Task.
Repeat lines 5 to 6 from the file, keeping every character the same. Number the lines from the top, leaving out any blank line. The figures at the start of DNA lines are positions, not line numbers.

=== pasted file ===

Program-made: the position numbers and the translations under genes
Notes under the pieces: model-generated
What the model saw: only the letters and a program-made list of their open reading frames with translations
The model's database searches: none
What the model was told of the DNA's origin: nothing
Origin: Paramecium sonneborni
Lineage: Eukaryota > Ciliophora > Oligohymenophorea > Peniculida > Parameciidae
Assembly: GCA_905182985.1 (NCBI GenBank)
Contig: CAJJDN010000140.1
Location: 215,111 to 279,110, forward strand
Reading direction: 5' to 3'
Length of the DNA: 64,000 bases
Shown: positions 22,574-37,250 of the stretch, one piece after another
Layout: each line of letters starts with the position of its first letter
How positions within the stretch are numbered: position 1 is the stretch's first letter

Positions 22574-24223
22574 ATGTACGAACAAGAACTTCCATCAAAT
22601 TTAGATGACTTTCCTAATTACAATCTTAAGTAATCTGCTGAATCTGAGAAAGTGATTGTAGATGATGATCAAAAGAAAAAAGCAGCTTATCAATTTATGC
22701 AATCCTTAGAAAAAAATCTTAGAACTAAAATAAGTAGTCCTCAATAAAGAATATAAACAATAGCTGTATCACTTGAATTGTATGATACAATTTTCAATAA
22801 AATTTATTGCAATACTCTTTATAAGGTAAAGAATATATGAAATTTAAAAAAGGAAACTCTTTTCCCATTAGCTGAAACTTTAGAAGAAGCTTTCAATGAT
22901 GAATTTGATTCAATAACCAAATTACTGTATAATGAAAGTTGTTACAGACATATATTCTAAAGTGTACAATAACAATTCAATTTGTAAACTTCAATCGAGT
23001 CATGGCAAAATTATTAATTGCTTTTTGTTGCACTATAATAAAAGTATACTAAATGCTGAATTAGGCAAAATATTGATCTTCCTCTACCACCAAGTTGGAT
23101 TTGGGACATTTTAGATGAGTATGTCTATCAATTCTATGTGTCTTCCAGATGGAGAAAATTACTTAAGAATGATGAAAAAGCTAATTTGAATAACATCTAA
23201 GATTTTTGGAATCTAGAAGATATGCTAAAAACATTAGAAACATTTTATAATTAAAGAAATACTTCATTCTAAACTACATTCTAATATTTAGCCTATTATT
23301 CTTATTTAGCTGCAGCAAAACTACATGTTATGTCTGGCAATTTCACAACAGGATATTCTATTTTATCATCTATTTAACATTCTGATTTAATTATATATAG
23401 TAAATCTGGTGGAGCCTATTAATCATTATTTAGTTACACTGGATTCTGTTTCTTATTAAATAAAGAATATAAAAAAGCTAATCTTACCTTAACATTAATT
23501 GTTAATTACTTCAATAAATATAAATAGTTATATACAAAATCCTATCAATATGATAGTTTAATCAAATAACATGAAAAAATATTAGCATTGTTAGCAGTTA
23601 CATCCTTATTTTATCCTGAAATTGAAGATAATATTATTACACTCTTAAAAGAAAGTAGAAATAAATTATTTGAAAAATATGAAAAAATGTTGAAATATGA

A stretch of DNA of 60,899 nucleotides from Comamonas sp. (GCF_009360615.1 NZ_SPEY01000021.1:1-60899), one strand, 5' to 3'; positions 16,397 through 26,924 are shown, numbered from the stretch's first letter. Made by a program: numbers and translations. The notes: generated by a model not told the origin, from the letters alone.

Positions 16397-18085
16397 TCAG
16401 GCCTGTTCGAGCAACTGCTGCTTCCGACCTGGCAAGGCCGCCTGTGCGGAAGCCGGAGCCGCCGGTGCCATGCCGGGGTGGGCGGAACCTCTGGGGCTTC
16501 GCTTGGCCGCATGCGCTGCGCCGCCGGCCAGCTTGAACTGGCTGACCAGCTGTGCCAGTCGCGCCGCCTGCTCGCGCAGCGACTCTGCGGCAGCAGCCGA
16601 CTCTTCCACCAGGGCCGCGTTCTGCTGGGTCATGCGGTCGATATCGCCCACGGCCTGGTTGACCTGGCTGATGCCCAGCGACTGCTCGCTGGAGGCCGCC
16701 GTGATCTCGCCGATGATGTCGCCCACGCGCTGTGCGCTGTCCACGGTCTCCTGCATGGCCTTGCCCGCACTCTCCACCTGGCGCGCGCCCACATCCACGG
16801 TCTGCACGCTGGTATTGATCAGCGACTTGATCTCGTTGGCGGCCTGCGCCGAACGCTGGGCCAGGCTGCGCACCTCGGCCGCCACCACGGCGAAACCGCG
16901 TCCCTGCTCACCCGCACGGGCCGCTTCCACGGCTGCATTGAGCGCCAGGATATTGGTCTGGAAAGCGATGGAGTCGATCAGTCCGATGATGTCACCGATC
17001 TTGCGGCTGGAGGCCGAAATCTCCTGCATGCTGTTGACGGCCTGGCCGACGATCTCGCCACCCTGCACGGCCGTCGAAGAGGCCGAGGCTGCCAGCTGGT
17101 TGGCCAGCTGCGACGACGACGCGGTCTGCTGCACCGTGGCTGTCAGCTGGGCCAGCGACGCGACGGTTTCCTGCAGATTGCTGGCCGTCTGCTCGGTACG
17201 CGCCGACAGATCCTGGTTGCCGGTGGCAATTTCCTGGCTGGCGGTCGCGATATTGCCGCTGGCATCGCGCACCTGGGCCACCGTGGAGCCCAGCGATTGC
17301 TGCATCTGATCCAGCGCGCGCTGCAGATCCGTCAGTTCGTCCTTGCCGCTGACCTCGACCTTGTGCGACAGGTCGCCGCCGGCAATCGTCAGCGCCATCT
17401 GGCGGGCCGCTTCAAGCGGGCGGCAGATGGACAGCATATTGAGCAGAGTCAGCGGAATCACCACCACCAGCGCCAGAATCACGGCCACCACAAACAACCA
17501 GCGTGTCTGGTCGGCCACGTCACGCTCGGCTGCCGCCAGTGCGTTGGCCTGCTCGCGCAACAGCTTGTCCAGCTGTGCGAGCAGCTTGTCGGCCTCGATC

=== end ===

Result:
What the model was told of the DNA's origin: nothing
Origin: Paramecium sonneborni